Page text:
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Donald E. Westlake is the creative genius behind the Parker series of novels, a hard-boiled character who has been portrayed on the screen by Lee Marvin, Robert Duvall, and Mel Gibson, among others. Westlake, who wrote the Parker books under the pseudonym Richard Stark, was a prolific writer with a gift for spinning yarns filled with colorful cops 'n' criminals, the type of people who are never as bright as they think they are (except for Parker).

His books began to be adapted into movies with Jean-Luc Godard's Made in U.S.A. in 1966, followed by The Busy Body, Point Blank, Pillaged, The Split, The Hot Rock, Cops and Robbers, The Outfit and Bank Shot, all within a period of 8 years. As a young reader, I was drawn to his novels because they were straightforward capers and read "fast," i.e. real page-turners; you didn't know what was going to happen next. As an adult, I remained a fan because I appreciated to a greater degree Westlake's craft in establishing mood and his ability to define characters with an economy of words that is often breathtaking in its simplicity.

In part, that's why Westlake's work translates so readily to the cinema. The plots are easy to follow, the people he invents are driven by their own distinctive personalities, the dialogue is sparse, often witty and always to the point. And you're never quite sure if foolhardy criminal behavior will ultimately be rewarded -- or undermined by incompetence and sheer chance.

All those qualities are on display in 1973's Cops and Robbers, a plot that, in the hands of another writer, would have been utterly routine. Westlake adapted his own 1972 novel of the same name, though the screen credit simply says, "Written by Donald E. Westlake." He adapted his own work one other time, with 1990's Why Me?, on which he shared credit. He occasionally adapted the work of others (Jim Thompson's The Grifters, Patricia Highsmith's Ripley Under Ground) and occasionally wrote directly for the screen (Hot Stuff, The Stepfather) and television (Fatal Confession: A Father Dowling Mystery).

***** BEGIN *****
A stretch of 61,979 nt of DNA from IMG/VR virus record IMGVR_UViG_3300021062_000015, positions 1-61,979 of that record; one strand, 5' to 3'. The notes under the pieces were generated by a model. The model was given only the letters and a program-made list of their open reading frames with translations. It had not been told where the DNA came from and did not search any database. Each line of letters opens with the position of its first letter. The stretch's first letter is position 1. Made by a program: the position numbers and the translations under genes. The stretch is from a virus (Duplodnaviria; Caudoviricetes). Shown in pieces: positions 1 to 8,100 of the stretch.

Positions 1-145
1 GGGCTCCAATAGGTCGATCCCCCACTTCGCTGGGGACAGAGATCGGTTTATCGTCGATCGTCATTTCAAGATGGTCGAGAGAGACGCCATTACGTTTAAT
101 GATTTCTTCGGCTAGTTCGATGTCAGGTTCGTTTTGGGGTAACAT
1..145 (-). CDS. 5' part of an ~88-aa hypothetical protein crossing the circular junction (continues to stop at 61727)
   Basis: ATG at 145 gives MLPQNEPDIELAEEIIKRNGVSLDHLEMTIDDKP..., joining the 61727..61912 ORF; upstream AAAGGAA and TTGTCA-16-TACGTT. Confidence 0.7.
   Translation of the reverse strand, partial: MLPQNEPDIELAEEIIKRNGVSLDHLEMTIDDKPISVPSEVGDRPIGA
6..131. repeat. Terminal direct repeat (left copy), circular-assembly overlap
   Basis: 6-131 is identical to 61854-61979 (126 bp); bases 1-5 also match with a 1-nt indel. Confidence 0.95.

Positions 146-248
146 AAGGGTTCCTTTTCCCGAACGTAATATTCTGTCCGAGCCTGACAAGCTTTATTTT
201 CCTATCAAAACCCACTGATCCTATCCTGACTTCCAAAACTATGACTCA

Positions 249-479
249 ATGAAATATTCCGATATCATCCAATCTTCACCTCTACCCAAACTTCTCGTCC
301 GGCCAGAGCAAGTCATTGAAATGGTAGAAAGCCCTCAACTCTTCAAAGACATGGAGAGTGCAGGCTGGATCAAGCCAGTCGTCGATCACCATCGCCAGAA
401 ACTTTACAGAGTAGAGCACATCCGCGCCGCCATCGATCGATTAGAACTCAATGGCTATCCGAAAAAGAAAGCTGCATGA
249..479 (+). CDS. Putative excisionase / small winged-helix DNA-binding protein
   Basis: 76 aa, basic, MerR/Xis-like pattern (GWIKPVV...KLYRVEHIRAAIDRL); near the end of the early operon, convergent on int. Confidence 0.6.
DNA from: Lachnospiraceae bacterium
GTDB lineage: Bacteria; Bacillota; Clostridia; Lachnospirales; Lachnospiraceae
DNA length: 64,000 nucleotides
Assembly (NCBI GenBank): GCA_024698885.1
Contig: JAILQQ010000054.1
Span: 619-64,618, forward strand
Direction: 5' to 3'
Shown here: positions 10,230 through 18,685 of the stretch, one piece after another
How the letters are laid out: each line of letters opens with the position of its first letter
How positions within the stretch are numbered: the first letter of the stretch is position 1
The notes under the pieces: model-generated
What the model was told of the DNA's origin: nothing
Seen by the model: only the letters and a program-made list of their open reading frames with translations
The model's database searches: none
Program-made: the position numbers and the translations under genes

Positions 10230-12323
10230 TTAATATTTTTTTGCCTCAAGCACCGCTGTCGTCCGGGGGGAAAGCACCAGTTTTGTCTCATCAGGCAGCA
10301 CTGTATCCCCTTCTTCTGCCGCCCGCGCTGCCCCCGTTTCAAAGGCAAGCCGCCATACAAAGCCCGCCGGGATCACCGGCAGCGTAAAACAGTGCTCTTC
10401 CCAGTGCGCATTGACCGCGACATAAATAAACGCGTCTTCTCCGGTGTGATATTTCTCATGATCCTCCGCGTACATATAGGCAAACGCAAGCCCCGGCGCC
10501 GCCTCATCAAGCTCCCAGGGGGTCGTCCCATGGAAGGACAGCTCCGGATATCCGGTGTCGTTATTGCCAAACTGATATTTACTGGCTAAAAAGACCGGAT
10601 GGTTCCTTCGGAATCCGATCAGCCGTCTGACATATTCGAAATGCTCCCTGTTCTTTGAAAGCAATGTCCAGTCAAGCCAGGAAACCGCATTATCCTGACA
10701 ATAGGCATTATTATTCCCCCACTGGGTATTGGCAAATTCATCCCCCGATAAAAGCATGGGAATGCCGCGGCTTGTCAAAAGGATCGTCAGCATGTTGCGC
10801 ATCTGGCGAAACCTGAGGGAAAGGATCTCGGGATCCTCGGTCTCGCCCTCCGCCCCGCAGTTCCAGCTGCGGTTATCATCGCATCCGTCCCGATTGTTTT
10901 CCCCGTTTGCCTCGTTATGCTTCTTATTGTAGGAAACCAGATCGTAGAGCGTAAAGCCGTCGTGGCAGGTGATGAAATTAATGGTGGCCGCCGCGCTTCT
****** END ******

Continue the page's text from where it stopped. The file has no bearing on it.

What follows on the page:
Director Aram Avakian had made only a handful of films. His previous effort, End of the Road, an adaptation of a novel by John Barth that featured photography by Gordon Willis and was rated X. According to Roger Ebert, it depended more on "mood and implication" than plots, which makes one wonder why he was selected for Cops and Robbers, which needs a snappier pace to match the jazzy banter of the lead characters. Avakian films the proceedings in a rather static, routine manner that does little to add to the script. His style can best be summed up by Charles Grodin's description of Avakian's next film, 11 Harrowhouse, as "very, very slow." To his credit, Grodin, who was coming off his great success in The Heartbreak Kid, took responsibility for playing the lead role "in an extremely passive manner." He volunteered to write and voice a narration that played to a much more favorable response from test audiences, according to his book "It Would Be So Nice If You Weren't Here." (Published by William Morrow & Company, pages 212-214.) Whatever the case, Avakian never directed another feature film.


Getting back to the movie under consideration: Who else but Westlake would dream up a story in which two New York City police officers decide to steal $10 million by pretending to be criminals who are disguised as New York City police officers?

Tom (Cliff Gorman) and Joe (Joseph Bologna) are best friends and neighbors. They're also good, honest cops who resent the stench of corruption that's rubbed off on them by their colleagues who are on the take. But that doesn't stop Joe from calmly walking into a liquor store and robbing it in the opening scene. Nonplussed, he later explains to Tom: "Hey, I got four kids. Forty bucks is four pairs of shoes for my kids."

Tom is flabbergasted by his friend's actions, and maybe even more so by Joe's casual attitude about the whole thing. It has an effect on him; he starts looking at the daily dangers of his job, the casual lack of integrity among his fellow officers, his own limited income, in a new light. Gradually, he comes around to Tom's point of view.

Tom and Joe are definitely not stupid, but they've never planned a crime before, and their inexperience shows as they seek to set up a job through a well-connected, middle-level Mafia boss. The robbery they then concoct is clever but rife with the potential for going wrong at the worst possible moments. Which, of course, it does, to delightful effect.

Near the beginning of their film careers, Gorman and Bologna make a fine team with good chemistry. Tom and Joe are sweaty, grimy, gritty, and wisecracking, street guys who love their families and have tried to play it straight, but ultimately frustrated by a system that all too often rewards criminals and keeps the police far down in the pecking order of comfortable material prosperity.

Westlake's fingerprints are all over the movie; he's as much the auteur as anyone. Maybe if he'd been in full control of the project, or had a more fitting collaborator on the production side, it would have been better paced and someone other than the ill-matched Michel Legrand would have scored the film and composed a couple of inappropriate soft-rock songs to pollute the soundtrack.

Be that as it may, Cops and Robbers fits well into the early 70s aesthetic of atypical cop movies and deserves attention as a rewarding pleasure.

Credit: Thanks to Lawrence Block for inspiration.

Viewing Note: I saw the film in high definition via cable channel Turner Classic Movies. The source material displayed some speckles and dirt, but otherwise looked very clean and very good. Cops and Robbers is available from MGM on Region 1 DVD.

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